Where Clinical Care and Research Collide: Rare Diseases
About our Rare Diseases Clinical Team
All of our faculty members in Pediatric Neuropsychology provide clinical evaluations for our rare disease patients. Because many patients with rare diseases present with characteristics of autism spectrum disorder, faculty clinicians in the Autism & Neurodevelopmental Disorders Clinic also routinely work with this population. Our trainees, psychometrists, and other MIDB staff have become experts at working with patients with complex medical and neurological differences which can substantially affect areas like communication, sensory function, and mobility.
Who We Serve
Rare diseases encompass a wide range of genetic conditions, many of which have considerable impact on the development and functioning of the brain.
Our team frequently works with patients who have neurogenetic conditions (e.g., neurofibromatosis type 1, Noonan syndrome, Fragile X syndrome) which are associated with medical, cognitive, behavioral features. Additionally, because the University of Minnesota is a major center for treatment of rare pediatric neurometabolic disorders (e.g., lysosomal storage diseases, leukodystrophies), we conduct pre- and post-treatment evaluations to track a child’s functioning over time as they receive and recover from life-saving therapies.
Our goal is to connect patients with behavioral supports and educational resources, and to ensure that the neuropsychological implications of these diseases are not overlooked. To provide the families with the best possible care, our team collaborates closely with clinicians in other pediatric specialties such as genetics, neuro-oncology, endocrinology, neurology, and blood and marrow transplantation.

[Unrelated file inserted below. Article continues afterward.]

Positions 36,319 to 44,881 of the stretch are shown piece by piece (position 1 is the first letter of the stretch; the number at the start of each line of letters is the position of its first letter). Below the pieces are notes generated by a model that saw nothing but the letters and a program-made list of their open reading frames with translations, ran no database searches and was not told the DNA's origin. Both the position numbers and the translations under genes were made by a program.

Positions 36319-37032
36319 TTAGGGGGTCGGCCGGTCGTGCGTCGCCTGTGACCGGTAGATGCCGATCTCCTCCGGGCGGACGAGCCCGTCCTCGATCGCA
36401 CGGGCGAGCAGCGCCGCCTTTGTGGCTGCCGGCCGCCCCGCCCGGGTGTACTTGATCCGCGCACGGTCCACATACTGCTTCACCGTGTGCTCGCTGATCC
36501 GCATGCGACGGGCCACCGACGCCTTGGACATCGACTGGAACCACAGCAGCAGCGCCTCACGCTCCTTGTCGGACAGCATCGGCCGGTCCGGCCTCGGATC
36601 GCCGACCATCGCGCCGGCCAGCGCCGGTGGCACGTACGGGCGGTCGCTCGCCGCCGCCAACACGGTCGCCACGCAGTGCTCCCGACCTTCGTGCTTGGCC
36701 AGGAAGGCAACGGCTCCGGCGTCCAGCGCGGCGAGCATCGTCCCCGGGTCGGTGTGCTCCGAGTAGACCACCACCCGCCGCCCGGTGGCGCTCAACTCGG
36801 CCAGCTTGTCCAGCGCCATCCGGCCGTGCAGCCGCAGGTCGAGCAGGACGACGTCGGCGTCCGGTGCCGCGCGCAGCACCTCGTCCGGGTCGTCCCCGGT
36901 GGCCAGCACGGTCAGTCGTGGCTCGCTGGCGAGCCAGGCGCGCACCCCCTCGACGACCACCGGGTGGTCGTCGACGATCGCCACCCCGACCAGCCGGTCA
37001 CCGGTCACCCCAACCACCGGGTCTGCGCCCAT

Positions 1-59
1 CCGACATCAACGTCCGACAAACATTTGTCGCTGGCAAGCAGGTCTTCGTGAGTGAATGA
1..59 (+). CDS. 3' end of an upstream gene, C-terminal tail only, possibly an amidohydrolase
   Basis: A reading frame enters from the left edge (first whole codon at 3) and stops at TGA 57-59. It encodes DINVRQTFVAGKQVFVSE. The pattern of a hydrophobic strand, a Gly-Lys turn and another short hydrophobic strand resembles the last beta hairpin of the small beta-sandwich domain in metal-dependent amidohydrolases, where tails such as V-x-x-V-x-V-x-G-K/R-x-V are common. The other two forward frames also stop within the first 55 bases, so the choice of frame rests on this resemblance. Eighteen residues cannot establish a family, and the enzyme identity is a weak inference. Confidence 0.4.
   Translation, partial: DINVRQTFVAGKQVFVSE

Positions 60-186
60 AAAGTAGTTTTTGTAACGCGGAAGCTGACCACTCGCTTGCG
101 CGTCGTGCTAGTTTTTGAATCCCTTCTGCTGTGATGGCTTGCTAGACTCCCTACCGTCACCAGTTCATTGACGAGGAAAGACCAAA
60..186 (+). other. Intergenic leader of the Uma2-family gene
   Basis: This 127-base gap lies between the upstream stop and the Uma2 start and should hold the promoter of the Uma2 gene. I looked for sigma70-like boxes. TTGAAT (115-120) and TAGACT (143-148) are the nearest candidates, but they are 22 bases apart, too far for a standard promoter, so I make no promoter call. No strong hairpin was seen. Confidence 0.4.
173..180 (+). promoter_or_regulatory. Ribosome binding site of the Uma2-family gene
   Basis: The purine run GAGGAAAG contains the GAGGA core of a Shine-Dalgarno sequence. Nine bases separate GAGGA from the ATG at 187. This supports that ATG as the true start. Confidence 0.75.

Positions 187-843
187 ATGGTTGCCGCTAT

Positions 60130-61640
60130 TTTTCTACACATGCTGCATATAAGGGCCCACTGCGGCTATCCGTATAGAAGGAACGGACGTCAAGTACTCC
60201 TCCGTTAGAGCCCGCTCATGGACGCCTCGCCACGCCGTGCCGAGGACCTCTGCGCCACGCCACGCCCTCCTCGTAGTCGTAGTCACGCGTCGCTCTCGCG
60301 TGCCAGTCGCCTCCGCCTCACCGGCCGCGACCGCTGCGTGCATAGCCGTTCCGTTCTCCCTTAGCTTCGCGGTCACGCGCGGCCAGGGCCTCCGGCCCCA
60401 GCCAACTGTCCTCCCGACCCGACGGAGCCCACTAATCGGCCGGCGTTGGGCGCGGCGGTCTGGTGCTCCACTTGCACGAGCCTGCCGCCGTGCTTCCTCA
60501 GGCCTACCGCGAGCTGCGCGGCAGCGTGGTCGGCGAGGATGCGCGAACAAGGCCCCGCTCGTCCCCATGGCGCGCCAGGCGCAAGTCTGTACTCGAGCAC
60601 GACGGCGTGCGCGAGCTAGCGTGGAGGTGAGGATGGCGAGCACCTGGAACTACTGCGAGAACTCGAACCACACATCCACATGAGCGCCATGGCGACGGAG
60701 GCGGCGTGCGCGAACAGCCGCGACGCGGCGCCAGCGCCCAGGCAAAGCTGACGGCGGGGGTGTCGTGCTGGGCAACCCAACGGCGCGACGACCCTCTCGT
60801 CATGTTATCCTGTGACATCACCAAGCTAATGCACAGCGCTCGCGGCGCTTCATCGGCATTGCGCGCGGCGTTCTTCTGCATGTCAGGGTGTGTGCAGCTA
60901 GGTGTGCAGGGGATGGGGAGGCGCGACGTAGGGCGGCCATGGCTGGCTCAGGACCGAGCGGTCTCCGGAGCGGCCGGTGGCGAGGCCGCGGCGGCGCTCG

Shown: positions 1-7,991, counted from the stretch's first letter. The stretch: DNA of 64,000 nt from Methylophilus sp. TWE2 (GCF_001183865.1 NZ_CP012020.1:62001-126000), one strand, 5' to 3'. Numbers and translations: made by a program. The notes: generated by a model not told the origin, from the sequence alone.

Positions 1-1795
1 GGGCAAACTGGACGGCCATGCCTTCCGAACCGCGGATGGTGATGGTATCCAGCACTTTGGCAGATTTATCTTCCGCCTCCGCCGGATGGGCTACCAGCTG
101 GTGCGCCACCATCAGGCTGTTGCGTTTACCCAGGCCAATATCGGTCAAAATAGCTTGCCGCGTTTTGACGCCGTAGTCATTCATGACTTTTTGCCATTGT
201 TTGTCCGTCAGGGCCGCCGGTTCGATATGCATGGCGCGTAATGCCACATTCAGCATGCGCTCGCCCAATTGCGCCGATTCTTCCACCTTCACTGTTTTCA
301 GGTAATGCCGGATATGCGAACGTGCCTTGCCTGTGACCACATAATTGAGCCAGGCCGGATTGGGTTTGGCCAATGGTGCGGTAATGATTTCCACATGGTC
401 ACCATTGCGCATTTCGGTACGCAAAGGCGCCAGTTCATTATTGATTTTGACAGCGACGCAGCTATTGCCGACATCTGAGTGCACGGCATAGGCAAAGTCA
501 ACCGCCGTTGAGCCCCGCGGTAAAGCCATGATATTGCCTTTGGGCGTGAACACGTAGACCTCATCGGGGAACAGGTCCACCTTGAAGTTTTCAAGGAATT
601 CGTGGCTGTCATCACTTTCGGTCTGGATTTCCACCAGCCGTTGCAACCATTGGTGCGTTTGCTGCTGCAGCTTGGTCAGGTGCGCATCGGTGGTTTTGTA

How our Rare Diseases Team Intersects with MIDB's Research, Education, and Advocacy
Our team’s clinicians are actively conducting cutting-edge research on rare disease. MIDB provides increasing opportunities for interaction between providers and researchers working with rare patients, enabling us to form the Neurodevelopmental Program in Rare Disease (NPRD). NPRD investigators have been awarded numerous grants, publications, and invited talks at major conferences to fund and disseminate our rare disease research.
The team’s involvement in education and advocacy is demonstrated through our contributions to public health policy discussions, white papers, podcasts, children's books, patient/advocacy group meetings, advisory boards, international educational meetings, and clinician trainings. When working with rare diseases, the family and community connections are paramount to progress.